My goal for the summer was to read widely and regularly. It’s my goal every summer, but I think I have accomplished that better this year than I have since my children were born – they are nearly 11 and pretty self-sufficient throughout the day. I am unable to concentrate on anything too substantive during the year, unless it is directly related to what I am teaching. During a regular week, I struggle to find a few hours where I can unplug, be silent, and focus on reading. Most of my reading happens in bed as I try to stay awake or fall asleep, depending on the night and the time. Part of the problem comes from a busy shedule, but much of it comes from having a mind that is too busy. I think this is a hurdle many of our students face. We like to blame their phones, but even without technological distraction, it is hard to see them feeling like they can take a few hours to focus on a single thing that requires attention and energy. Their attention is pulled in many directions and their energy regularly runs low.
Having the time to read and think about what I am reading has inspired me. Here are just two of the concrete examples I can point to where my summer reading is influencing me as a teacher:
Last year, with my Research Seminar I gave over control of the curriculum to the students. They learned what they wanted, how they wanted, and they chose how to demonstrate their learning to me and their classmates. I asked them how they wanted to be graded – on process or product – and then proceeded accordingly. At the end of the marking period, I wrote a narrative evaluation of their work and shared what I thought their grade should be in individual conferences. I invited their input, but as I think about it, it probably would have been hard for them to question me one on one, no matter how much trust we had built up. Inspired by Mark Barnes in Assessment 3.0 I am going to share my observations with my students this year, but I will let them evaluate and grade themselves, based on the criteria we agree upon as a class. (Note – I would not grade them at all if I was not required to enter a grade on the report card). There is a part of me that is nervous about giving up this level of control, but I also know in my heart that with regular feedback and reflection, they will do a great job.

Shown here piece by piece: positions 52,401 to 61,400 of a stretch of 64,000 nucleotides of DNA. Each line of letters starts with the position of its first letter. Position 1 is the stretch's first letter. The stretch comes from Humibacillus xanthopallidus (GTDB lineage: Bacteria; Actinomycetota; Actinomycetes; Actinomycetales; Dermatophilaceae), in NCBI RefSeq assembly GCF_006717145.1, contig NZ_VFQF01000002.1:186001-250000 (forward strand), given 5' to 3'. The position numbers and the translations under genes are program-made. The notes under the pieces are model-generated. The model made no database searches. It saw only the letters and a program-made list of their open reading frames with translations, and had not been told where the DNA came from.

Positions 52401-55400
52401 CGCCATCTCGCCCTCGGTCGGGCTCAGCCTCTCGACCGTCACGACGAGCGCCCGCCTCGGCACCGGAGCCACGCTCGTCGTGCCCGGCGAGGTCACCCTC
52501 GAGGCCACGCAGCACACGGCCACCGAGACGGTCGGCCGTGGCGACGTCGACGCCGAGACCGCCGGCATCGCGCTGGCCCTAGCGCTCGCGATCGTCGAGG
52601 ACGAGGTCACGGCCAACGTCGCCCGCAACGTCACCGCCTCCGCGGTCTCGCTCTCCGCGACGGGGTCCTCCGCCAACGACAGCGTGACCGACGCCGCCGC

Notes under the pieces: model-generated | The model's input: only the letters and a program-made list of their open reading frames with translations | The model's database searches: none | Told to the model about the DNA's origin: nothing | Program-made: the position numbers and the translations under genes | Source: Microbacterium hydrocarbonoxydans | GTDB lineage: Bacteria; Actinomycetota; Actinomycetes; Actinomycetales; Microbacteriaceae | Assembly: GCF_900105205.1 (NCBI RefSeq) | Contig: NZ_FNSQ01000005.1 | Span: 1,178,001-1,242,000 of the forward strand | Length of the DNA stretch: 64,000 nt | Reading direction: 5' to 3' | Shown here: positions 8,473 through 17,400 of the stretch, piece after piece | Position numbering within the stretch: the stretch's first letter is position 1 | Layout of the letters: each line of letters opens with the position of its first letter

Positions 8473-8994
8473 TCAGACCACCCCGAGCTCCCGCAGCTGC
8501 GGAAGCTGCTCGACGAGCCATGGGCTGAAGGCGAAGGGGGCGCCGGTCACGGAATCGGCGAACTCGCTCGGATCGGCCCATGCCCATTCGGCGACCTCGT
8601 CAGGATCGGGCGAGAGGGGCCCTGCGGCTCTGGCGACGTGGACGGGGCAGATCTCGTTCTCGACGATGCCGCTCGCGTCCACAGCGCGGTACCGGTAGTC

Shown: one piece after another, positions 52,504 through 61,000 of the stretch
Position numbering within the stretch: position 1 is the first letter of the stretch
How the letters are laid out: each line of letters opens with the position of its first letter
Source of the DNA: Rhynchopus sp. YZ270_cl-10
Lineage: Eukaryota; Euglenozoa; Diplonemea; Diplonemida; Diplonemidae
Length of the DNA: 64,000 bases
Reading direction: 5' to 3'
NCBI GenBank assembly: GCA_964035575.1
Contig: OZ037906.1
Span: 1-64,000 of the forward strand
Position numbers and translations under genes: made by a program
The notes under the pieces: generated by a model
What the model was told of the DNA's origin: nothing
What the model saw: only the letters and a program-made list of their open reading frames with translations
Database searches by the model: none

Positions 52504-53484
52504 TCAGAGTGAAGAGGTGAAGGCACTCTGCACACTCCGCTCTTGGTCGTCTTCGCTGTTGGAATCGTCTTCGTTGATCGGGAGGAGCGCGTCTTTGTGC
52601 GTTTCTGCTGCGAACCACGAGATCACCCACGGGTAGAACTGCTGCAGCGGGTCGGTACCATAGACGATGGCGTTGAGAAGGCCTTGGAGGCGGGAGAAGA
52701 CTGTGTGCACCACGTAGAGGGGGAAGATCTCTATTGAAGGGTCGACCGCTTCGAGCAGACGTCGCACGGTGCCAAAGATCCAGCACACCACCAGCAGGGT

The US History class I teach is thematic, and throughout the year there are a number of projects including a research paper where students are free to choose their own topics. That level of student ownership has been great, but I like balancing that with common work, so that we have some shared learning experiences. Inspired by Andrew Hartman’s book, A War for the Soul of America, I started thinking about whether or not there should be a common list of things that all Americans should know, and if so what would be on it. I still don’t know how I feel about it, but I am going to have my students attempt to create their own list while reading Paul Boyer’s American History: A Very Short Introduction (the book we begin the course reading). At the same time, we will try to create a list of essential questions that we want to address during the course of the year. These lists will be open to discussion, evaluation and editing as the year moves on. They will be thinking about content, but also about the meaning of the content, and the question of what content should be privileged over other content.
My summer of reading has led to a feeling of renewal. I have felt joy and a reawakened ability to sit still, be still and focus that has left me wondering how to sustain that for myself and how to help my students achieve that during the school year. I have spent years trying to unlock the secret of work/life balance during the school year. It might be that what I need is a rebalancing of attention – punctuating the busy day to day, hour to hour tasks with a regular period of solitude with a single book, one that entices me to interact with it.